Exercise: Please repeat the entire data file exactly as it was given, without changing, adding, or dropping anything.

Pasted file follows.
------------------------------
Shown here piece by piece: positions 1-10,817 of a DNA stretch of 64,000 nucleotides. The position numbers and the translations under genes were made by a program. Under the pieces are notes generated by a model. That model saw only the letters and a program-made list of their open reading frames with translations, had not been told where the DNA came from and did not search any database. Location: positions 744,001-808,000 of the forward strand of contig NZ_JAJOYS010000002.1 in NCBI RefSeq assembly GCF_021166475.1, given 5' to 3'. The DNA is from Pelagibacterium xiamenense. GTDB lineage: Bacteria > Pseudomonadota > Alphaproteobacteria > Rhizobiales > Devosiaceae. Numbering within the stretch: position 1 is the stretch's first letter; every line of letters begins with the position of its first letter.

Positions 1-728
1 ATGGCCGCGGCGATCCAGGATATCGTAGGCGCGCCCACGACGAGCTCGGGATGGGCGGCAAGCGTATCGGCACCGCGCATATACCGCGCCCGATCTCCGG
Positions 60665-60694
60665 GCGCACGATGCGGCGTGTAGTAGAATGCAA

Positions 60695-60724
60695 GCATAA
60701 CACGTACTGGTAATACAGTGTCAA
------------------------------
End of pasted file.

Shown here piece by piece: positions 1-10,817 of a DNA stretch of 64,000 nucleotides. The position numbers and the translations under genes were made by a program. Under the pieces are notes generated by a model. That model saw only the letters and a program-made list of their open reading frames with translations, had not been told where the DNA came from and did not search any database. Location: positions 744,001-808,000 of the forward strand of contig NZ_JAJOYS010000002.1 in NCBI RefSeq assembly GCF_021166475.1, given 5' to 3'. The DNA is from Pelagibacterium xiamenense. GTDB lineage: Bacteria > Pseudomonadota > Alphaproteobacteria > Rhizobiales > Devosiaceae. Numbering within the stretch: position 1 is the stretch's first letter; every line of letters begins with the position of its first letter.

Positions 1-728
1 ATGGCCGCGGCGATCCAGGATATCGTAGGCGCGCCCACGACGAGCTCGGGATGGGCGGCAAGCGTATCGGCACCGCGCATATACCGCGCCCGATCTCCGG
Positions 60665-60694
60665 GCGCACGATGCGGCGTGTAGTAGAATGCAA

Positions 60695-60724
60695 GCATAA
60701 CACGTACTGGTAATACAGTGTCAA